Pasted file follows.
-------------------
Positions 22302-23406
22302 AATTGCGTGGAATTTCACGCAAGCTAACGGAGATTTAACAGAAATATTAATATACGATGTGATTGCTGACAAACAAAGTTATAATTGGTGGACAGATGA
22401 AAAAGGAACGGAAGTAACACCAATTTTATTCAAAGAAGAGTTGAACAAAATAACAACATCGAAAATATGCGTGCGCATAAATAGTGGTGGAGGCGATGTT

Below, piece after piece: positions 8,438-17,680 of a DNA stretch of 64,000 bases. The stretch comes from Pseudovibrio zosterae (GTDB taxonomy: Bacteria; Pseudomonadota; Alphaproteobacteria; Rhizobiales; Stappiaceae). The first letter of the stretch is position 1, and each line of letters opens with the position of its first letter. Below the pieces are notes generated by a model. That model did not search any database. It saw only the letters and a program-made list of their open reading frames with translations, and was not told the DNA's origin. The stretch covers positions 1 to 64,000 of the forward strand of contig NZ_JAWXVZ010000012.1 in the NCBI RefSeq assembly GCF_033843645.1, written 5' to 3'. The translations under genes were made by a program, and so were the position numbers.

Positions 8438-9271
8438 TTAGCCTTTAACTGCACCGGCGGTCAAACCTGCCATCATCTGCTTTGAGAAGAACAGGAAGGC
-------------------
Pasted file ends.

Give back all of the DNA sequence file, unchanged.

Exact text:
Positions 22302-23406
22302 AATTGCGTGGAATTTCACGCAAGCTAACGGAGATTTAACAGAAATATTAATATACGATGTGATTGCTGACAAACAAAGTTATAATTGGTGGACAGATGA
22401 AAAAGGAACGGAAGTAACACCAATTTTATTCAAAGAAGAGTTGAACAAAATAACAACATCGAAAATATGCGTGCGCATAAATAGTGGTGGAGGCGATGTT

Below, piece after piece: positions 8,438-17,680 of a DNA stretch of 64,000 bases. The stretch comes from Pseudovibrio zosterae (GTDB taxonomy: Bacteria; Pseudomonadota; Alphaproteobacteria; Rhizobiales; Stappiaceae). The first letter of the stretch is position 1, and each line of letters opens with the position of its first letter. Below the pieces are notes generated by a model. That model did not search any database. It saw only the letters and a program-made list of their open reading frames with translations, and was not told the DNA's origin. The stretch covers positions 1 to 64,000 of the forward strand of contig NZ_JAWXVZ010000012.1 in the NCBI RefSeq assembly GCF_033843645.1, written 5' to 3'. The translations under genes were made by a program, and so were the position numbers.

Positions 8438-9271
8438 TTAGCCTTTAACTGCACCGGCGGTCAAACCTGCCATCATCTGCTTTGAGAAGAACAGGAAGGC